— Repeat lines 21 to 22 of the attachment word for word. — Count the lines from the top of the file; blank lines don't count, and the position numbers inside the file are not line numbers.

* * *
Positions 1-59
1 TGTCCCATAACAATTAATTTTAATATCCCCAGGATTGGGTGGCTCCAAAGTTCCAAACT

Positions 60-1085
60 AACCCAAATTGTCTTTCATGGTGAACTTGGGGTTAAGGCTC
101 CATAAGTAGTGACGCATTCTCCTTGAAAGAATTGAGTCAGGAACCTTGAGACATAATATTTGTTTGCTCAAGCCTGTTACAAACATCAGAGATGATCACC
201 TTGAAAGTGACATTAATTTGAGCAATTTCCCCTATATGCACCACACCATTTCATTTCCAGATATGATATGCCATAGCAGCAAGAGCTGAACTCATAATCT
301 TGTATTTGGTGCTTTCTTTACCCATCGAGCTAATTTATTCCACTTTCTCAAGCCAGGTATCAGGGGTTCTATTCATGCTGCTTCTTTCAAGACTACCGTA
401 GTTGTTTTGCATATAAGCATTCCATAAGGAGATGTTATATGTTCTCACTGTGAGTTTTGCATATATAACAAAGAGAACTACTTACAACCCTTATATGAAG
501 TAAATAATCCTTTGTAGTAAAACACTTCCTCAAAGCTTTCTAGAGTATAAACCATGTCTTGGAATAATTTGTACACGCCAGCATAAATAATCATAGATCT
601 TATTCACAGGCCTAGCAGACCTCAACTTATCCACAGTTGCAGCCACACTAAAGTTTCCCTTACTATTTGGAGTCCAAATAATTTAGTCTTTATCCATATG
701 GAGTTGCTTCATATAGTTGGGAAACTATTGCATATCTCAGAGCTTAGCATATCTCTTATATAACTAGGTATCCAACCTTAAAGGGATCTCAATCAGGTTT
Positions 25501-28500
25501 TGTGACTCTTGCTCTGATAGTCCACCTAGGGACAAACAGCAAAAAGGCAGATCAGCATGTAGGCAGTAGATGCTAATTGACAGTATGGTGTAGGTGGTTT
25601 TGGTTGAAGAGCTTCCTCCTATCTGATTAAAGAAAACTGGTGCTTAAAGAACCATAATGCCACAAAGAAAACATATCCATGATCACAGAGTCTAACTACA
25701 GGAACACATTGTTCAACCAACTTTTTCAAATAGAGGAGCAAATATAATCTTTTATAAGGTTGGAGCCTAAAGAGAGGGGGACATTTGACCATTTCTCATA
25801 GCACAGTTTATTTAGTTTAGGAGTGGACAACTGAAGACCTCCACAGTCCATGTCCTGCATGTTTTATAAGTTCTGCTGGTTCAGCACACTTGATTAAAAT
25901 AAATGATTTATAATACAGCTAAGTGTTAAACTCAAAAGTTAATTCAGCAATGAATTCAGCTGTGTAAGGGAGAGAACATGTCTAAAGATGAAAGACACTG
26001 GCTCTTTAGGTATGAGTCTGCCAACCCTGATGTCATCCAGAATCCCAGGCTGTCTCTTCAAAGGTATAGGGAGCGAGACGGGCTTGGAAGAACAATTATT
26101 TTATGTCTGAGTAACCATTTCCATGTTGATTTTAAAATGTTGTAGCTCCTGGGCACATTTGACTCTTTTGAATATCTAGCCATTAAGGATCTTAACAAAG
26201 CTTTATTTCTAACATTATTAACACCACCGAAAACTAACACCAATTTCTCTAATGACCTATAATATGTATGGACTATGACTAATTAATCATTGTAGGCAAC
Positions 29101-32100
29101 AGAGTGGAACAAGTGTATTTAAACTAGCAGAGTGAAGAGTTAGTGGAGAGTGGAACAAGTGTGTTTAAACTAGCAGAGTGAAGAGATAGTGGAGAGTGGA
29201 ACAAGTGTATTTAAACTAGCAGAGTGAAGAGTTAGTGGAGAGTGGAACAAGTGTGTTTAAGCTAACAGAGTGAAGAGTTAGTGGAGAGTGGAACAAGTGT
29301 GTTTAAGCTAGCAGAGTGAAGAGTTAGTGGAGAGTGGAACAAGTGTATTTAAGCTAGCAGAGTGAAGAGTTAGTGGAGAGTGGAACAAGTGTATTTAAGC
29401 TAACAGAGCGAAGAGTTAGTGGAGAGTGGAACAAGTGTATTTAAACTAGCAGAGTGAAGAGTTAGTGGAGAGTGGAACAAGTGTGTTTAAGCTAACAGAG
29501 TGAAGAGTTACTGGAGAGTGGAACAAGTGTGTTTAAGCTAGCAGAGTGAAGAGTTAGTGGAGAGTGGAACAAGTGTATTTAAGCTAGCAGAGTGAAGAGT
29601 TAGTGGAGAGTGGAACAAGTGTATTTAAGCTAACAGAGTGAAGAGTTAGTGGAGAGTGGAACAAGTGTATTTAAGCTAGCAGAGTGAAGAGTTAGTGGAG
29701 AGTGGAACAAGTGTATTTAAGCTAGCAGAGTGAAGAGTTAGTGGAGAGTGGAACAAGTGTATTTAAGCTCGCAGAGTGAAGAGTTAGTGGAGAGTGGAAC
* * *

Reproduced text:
Positions 29101-32100
29101 AGAGTGGAACAAGTGTATTTAAACTAGCAGAGTGAAGAGTTAGTGGAGAGTGGAACAAGTGTGTTTAAACTAGCAGAGTGAAGAGATAGTGGAGAGTGGA